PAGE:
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01-24-2013, 06:42 PM
  #58
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Arguably better, since Messier exploded after Gretzky was no longer on the team and he was given prime offensive opportunities for the first time.
One theory that I've touted around for awhile is that everybody became better because of Gretzky even after he left.

What are the chances that the Oilers draft three HoFers between the '79 and '80 drafts plus Glenn Anderson and Kevin Lowe? Did they happen to have the best/luckiest drafting on all time or is there something else in effect?

My theory is that playing with Gretzky didn't just improve the performance of players, but just all around made them better players. More on, that Messier would not be a HoFer if not for the experience of playing with Gretzky.

I know from my own standpoint that playing with players so much better than me has not just improved my performance while playing with them, but has taught me things that made me better on my own.


I think this extends into a lot of dynasties. They're quarterbacked by two or three amazing players that made the other good players into great players.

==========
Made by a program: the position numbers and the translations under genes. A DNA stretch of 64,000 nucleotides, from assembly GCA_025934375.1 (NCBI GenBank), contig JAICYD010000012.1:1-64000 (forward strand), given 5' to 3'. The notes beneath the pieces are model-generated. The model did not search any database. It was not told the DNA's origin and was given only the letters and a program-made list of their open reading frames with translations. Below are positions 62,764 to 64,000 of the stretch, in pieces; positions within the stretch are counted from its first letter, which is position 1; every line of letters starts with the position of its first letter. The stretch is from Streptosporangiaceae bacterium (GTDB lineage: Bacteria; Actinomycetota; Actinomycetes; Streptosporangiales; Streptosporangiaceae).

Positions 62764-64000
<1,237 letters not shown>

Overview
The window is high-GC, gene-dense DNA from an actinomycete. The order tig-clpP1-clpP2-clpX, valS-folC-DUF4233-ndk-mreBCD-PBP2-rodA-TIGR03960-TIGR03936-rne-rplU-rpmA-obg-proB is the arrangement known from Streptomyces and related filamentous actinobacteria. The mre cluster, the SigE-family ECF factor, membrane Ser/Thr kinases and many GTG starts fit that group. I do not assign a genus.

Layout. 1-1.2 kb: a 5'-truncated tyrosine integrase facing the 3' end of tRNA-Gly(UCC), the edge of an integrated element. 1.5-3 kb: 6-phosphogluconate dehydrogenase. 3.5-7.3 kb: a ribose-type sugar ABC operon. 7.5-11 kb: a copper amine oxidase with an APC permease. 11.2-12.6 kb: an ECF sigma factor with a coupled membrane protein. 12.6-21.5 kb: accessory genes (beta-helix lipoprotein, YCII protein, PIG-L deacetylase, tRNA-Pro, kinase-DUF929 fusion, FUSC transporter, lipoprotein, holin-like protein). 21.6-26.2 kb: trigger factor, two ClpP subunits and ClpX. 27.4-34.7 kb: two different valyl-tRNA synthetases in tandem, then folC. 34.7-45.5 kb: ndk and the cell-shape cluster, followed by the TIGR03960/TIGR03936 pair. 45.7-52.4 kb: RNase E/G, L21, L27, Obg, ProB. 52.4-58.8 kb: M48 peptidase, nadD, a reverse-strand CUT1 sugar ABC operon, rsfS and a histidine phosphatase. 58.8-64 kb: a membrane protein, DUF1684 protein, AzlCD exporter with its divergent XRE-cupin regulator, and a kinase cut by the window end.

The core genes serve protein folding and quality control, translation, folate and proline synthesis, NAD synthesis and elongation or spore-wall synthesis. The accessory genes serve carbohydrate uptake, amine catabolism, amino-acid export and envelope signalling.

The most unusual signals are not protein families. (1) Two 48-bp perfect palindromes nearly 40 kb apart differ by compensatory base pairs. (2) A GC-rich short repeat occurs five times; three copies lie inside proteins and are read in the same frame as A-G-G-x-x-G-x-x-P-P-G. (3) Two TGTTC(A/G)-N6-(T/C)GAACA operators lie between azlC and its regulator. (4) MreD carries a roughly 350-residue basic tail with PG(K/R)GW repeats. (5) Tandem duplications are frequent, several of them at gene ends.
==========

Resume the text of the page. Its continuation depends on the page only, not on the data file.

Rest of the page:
Now, I don't have any empirical data, but it certainly does help to make sense of how a team like the Oilers could get so good so quickly.

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01-24-2013, 06:57 PM
  #59
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Originally Posted by jigglysquishy View Post
One theory that I've touted around for awhile is that everybody became better because of Gretzky even after he left.

What are the chances that the Oilers draft three HoFers between the '79 and '80 drafts plus Glenn Anderson and Kevin Lowe? Did they happen to have the best/luckiest drafting on all time or is there something else in effect?

My theory is that playing with Gretzky didn't just improve the performance of players, but just all around made them better players. More on, that Messier would not be a HoFer if not for the experience of playing with Gretzky.

I know from my own standpoint that playing with players so much better than me has not just improved my performance while playing with them, but has taught me things that made me better on my own.


I think this extends into a lot of dynasties. They're quarterbacked by two or three amazing players that made the other good players into great players.


Now, I don't have any empirical data, but it certainly does help to make sense of how a team like the Oilers could get so good so quickly.
It's quite possible. If anyone could turn other players into better players permanently, it was Wayne Gretzky.

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01-24-2013, 07:44 PM
  #60
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Mark Streit did benefit a lot from playing with Markov , as did many defensemen. (I understand this isn't a big deal and of any importance per say but had to throw it out there).